FBI's troubled case-file costs soar
For months now, FBI Director Robert Mueller has been struggling to contain the damage from the bureau's failed efforts to create a computerized case-management system. In March, Mueller finally officially pulled the plug on the software package known as Virtual Case File, at a reported cost of $104 million. The Virtual Case File saga has already been a major public relations and financial disaster for the bureau, but U.S. News has learned that it may get worsemore than seven times worse.
Mueller's goal had been to allow FBI agents in the 56 field offices, hundreds of smaller regional offices, and dozens of liaison offices at U.S. embassies abroad to store and share case information and efficiently search government databases. But Mueller said in February that the software package designed by Science Applications International Corp. (SAIC)four years in the making and plagued by delays and cost overrunswas already outdated and would not fulfill his ambitious goal of replacing the bureau's antiquated paper-based records management system.
Mueller told angry and surprised congressional overseerswho had received literally hundreds of optimistic briefings from FBI officials about VCFthat of the $170 million budgeted for the project, taxpayers would absorb an estimated loss of $104 million as a result of its demise. The balance of the funds, Mueller said, was either unspent or used to purchase hardware that could be adapted to future applications.
But U.S. News has learned that the ultimate cost of the VCF catastrophe may be much higher. In a series of recent planning meetings for the fiscal 2007 budget, FBI officials in the bureau's information technology divisionheaded by Zalmai Azmihave estimated that the cost of creating a successful new case-management system is $792 million. Those officials have also concluded that the bulk of the VCF hardwarewhich Mueller told Congress could be reusedwill quickly become obsolete. "It's mostly lost," one FBI official says.
At one of the budget planning meetings, on April 25, sources say, three of Azmi's deputiesSanjeev "Sonny" Bhagowalia, Dean Hall, and Jerome "Jack" Israelreported that the bureau would essentially have to start its quest for a new system from scratch; they also listed requirements for the new system. When Joseph Ford, the head of the bureau's finance division, added up the tab, it totaled $792 millionand created quite a sticker shock in the meeting. Sources say Ford responded in consternation that the figure was unacceptable. The Justice Department, Ford warned Azmi's people, would kill that budget request in a heartbeat because of the furor it would create.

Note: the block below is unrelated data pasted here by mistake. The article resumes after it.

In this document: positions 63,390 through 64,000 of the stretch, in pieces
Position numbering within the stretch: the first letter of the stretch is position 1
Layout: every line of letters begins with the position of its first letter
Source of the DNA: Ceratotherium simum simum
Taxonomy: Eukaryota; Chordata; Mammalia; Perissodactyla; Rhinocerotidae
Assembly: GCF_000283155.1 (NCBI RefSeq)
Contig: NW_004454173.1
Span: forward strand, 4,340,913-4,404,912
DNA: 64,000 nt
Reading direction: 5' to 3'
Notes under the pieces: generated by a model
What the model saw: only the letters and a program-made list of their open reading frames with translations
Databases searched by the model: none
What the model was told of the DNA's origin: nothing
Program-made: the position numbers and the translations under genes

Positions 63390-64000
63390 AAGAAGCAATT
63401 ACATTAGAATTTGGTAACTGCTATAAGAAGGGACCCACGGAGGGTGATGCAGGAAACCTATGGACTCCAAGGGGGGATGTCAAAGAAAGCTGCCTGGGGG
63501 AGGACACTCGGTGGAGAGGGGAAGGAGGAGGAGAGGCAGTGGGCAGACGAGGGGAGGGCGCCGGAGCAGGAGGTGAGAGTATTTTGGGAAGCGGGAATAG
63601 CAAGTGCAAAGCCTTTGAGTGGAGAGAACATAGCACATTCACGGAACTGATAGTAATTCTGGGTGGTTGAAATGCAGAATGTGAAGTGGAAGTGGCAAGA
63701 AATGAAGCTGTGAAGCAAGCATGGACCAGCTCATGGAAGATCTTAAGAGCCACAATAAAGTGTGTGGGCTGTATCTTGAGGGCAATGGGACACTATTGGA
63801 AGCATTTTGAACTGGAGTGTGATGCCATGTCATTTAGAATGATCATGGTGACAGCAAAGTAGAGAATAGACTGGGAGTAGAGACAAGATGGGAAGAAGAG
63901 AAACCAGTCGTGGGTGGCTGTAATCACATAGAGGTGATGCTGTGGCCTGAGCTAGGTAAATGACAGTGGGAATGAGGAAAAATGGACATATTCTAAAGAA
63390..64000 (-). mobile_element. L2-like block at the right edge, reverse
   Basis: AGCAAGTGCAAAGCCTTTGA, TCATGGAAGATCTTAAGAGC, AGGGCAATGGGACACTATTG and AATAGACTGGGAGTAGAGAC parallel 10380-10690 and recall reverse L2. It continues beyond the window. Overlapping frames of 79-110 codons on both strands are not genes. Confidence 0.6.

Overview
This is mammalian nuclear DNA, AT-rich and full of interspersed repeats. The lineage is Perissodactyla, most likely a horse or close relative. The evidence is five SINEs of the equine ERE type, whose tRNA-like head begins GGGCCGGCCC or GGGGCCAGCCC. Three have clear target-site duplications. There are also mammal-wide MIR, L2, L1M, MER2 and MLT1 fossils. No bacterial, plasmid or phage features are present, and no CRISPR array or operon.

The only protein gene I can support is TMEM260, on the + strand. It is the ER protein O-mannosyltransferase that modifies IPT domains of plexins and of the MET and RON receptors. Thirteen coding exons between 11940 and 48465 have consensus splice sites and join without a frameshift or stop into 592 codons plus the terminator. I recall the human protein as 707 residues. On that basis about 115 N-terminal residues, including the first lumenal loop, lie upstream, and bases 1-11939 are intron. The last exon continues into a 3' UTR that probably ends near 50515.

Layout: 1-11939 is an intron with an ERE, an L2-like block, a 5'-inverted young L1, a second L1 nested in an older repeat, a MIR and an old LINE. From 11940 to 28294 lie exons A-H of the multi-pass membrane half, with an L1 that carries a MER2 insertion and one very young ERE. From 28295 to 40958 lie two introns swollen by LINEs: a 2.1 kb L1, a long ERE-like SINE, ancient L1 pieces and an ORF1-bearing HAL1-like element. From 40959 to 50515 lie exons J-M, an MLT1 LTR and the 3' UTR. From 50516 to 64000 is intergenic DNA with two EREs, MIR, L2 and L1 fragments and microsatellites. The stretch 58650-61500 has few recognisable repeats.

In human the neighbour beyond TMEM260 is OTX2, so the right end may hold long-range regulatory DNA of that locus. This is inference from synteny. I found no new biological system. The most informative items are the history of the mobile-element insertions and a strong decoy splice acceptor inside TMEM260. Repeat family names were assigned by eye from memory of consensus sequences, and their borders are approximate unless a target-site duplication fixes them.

For Mueller, the whole effort has been a nightmare. The director stuck with the VCF project despite early indications that the software was designed in such a way as to be totally incompatible with the agents' investigative and analytical needs. Mueller and deputy Bruce Gebhardt exhorted field office bosses to train their agents on VCF in the face of clear evidence that the project was on life support. U.S. News has learned that when agents began taking the tutorials, the program kept crashing.
A recent report by the House Appropriations Committee's surveys and investigations staff [Related PDF] concluded that the FBI could have cut its losses early in the game, but forged ahead for two more years, despite having identified 400 glitches with early versions of the softwareglitches it never resolved with the contractor. There were 10 different VCF project managers, who changed the contract 36 times, during the lifespan of the ill-fated software development.